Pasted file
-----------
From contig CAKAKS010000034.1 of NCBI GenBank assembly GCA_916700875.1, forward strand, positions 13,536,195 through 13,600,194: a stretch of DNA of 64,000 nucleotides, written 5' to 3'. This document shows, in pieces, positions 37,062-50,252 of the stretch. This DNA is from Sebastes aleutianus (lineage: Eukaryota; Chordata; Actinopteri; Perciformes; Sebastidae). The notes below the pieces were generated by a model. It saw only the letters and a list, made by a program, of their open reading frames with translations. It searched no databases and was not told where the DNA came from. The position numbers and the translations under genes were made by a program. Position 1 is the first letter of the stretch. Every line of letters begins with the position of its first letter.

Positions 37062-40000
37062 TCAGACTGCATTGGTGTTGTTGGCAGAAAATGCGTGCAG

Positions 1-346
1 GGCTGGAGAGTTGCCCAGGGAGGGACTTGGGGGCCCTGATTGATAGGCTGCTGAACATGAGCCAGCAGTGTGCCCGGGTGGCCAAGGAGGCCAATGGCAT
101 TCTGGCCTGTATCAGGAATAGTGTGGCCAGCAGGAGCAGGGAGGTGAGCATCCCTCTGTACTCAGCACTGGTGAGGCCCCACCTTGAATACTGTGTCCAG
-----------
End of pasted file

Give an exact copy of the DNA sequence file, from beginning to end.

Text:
From contig CAKAKS010000034.1 of NCBI GenBank assembly GCA_916700875.1, forward strand, positions 13,536,195 through 13,600,194: a stretch of DNA of 64,000 nucleotides, written 5' to 3'. This document shows, in pieces, positions 37,062-50,252 of the stretch. This DNA is from Sebastes aleutianus (lineage: Eukaryota; Chordata; Actinopteri; Perciformes; Sebastidae). The notes below the pieces were generated by a model. It saw only the letters and a list, made by a program, of their open reading frames with translations. It searched no databases and was not told where the DNA came from. The position numbers and the translations under genes were made by a program. Position 1 is the first letter of the stretch. Every line of letters begins with the position of its first letter.

Positions 37062-40000
37062 TCAGACTGCATTGGTGTTGTTGGCAGAAAATGCGTGCAG

Positions 1-346
1 GGCTGGAGAGTTGCCCAGGGAGGGACTTGGGGGCCCTGATTGATAGGCTGCTGAACATGAGCCAGCAGTGTGCCCGGGTGGCCAAGGAGGCCAATGGCAT
101 TCTGGCCTGTATCAGGAATAGTGTGGCCAGCAGGAGCAGGGAGGTGAGCATCCCTCTGTACTCAGCACTGGTGAGGCCCCACCTTGAATACTGTGTCCAG